24. Shukal

    Shukal Well-Known Member

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    Well it can have that. But it needs a sufficiently big customer base which is willing to pay higher prices. I'm not sure if we are there yet. We might see stuff like that further down the line from third parties. One issue is though that railway companies might not want to see everything implemented realistically because of security concerns.
     
  25. TrainSim-Matt

    TrainSim-Matt Staff Member

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    It is entirely impractical to just try and move a route from TS19 to TSW... here's why:

    Track is laid using an entirely different system with different properties so that we can do more with it including, for example, twisting track to get super elevation at any level anywhere you want it, instead of being tied to the track rule that was used at a fixed level across the route.

    Signalling is incomparable between the two systems, where TS19 uses a system of track links and tries to work out what is going on, TSW has a system of track circuits, a fully managed occupation system, a dynamic dispatcher, and full route configuration system for the signals - i.e. routing tables, much like they use in the real world.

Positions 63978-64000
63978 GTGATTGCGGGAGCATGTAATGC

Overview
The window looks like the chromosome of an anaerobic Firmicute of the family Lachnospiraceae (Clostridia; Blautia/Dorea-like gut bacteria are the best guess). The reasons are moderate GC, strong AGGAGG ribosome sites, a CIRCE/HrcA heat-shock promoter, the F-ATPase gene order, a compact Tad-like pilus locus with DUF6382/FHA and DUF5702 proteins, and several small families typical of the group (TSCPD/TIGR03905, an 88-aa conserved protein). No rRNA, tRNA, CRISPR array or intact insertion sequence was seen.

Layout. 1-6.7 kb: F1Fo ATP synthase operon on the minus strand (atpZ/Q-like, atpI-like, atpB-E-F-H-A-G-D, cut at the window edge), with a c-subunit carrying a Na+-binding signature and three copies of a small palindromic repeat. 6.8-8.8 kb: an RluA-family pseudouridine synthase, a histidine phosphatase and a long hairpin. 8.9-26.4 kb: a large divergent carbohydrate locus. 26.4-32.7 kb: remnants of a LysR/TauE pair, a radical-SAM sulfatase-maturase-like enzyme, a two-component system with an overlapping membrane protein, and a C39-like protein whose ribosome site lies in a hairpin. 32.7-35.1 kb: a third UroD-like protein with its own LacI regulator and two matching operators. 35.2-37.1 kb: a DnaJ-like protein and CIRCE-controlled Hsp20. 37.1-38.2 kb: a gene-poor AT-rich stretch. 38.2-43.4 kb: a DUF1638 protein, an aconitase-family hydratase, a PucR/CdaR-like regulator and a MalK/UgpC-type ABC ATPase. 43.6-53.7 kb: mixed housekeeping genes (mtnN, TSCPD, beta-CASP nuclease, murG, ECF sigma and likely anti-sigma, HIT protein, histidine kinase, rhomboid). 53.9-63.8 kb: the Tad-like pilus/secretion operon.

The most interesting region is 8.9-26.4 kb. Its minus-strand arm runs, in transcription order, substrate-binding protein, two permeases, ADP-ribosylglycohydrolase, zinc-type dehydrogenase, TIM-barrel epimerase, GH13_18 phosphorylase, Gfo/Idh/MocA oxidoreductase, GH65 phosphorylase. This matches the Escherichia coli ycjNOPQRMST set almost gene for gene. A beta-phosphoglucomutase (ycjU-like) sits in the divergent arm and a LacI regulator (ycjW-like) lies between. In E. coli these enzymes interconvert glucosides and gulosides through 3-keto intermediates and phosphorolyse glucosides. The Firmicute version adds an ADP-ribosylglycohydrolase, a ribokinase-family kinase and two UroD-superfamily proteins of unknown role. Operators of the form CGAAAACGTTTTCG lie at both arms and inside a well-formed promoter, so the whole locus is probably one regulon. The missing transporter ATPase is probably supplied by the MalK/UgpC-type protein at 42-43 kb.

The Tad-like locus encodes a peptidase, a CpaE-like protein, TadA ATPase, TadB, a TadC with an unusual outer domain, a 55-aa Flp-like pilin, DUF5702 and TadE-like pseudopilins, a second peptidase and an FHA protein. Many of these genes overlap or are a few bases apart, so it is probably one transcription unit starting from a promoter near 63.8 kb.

Scenery - if you have the source assets you can move it across, but you really want to do some work on them to at least add materials so that at least is achievable.

    Terrain - while we can use the same or similar source data as TS19, the resulting data inside Unreal is quite different and even supports dynamic lodding of terrain in the distance for improved performance.

    The list goes on. TS19 is a fantastic product, but it and TSW are very different, the only thing common about them is that they're both awesome train simulators :)

    Tomas9970 TSW can definitely handle DCS or PMDG level study trains if someone wants to make them, and in fact I'm really keen to see if any third party developers out there are going to explore the possibility of seeing if there is a market for a $100 training-level train, TSW is certainly capable of supporting it :) We've already added a ton of operational detail with realistic change-end procedures and realistic support for different brake and coupling systems, so it'll be interesting to see where people take it once the tools are out, for sure!

    Matt.
     
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  26. TrainSim-Matt

    TrainSim-Matt Staff Member

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    I can definitely attest to those concerns being real.

    Matt.
     
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  27. Tomas9970

    Tomas9970 Well-Known Member

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    I believe that that was an issue with some systems in DCS as well. They made a realistic internal version of it, then made a modified public version and tried to make both of those versions feel the same.